Thai prime minister Prayuth Chan-o-cha has ordered an investigation into the blasts that took place as Thailand was hosting a high-level meeting attended by US Secretary of State Mike Pompeo and his counterparts from China and several Asia-Pacific countries.
The explosions took place near two stations of the Thai capital’s elevated train system.
A police spokesman said that one of the two injured men was being treated at a hospital and the other was sent home.
Two other blasts were reported at a government complex on the outskirts of the city, and near the offices of a company associated with supporters of Mr Prayuth’s new government.
Deputy prime minister Prawit Wongsuwan told reporters that police arrested two suspects connected to the explosions at five different locations in Bangkok.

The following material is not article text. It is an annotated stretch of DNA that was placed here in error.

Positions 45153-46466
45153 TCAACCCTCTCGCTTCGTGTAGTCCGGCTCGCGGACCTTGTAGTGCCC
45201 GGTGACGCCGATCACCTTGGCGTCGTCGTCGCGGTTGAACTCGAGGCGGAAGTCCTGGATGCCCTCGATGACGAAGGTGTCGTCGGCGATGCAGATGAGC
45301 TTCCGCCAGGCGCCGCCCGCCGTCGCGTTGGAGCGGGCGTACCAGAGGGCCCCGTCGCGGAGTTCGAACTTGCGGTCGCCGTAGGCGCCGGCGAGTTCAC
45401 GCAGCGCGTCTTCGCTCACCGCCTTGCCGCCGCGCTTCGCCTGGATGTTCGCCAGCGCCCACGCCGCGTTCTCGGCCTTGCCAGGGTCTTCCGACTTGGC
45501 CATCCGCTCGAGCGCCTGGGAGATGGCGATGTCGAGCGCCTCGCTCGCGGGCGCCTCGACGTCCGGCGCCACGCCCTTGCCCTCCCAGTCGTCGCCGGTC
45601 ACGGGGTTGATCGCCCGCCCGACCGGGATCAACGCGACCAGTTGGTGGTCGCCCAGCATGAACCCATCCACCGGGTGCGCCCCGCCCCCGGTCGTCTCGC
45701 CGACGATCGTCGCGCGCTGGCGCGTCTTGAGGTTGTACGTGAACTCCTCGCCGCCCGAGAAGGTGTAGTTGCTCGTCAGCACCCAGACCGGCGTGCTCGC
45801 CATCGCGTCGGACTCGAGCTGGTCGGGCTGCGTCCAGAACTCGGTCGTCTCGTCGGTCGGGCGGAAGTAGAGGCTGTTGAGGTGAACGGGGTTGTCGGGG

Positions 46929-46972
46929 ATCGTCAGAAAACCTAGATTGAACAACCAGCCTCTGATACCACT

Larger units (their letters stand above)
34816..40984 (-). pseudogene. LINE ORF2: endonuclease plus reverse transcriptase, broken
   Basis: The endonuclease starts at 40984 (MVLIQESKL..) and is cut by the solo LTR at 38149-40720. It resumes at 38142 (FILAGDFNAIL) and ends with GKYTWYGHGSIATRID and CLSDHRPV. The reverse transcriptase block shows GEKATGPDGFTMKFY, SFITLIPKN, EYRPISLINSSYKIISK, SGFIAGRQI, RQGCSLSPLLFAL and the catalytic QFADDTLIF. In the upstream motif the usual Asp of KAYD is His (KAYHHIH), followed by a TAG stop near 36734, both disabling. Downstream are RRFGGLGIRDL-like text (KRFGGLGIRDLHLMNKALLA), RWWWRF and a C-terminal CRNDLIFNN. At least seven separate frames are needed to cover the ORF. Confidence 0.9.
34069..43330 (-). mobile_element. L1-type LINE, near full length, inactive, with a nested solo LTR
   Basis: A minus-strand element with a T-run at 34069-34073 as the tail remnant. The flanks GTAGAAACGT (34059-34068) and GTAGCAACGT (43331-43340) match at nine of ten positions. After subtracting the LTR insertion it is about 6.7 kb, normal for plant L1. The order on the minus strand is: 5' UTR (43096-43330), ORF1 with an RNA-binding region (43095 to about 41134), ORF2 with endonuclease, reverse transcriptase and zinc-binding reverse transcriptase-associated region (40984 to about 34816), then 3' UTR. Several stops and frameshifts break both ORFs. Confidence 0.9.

Mr Prawit said the perpetrators were trying to create a “situation”.
When asked whether it was connected to the junta’s recent relinquishing of power, he said: “I don’t know either, let authorities investigate first.”
Thailand recently ended five years of military rule following a 2014 coup.
Police said on Thursday that they had found two fake bombs outside their headquarters in central Bangkok, near the venue of the meeting of foreign ministers of the Association of Southeast Asian Nations.
The meeting was not disrupted, and Thai media cited police as saying that two men had been arrested in connection with the incident. In was not clear if it was the same two that Mr Prawit mentioned.
The use of small, generally harmless bombs, though infrequent, is a regular part of the Thai political scene, though rarely do the perpetrators claim responsibility or get arrested.
While opponents of the government in power at any given time are usually blamed, there is also usually speculation that such incidents are a result of a power struggle of factions within the country’s highly politicised security forces.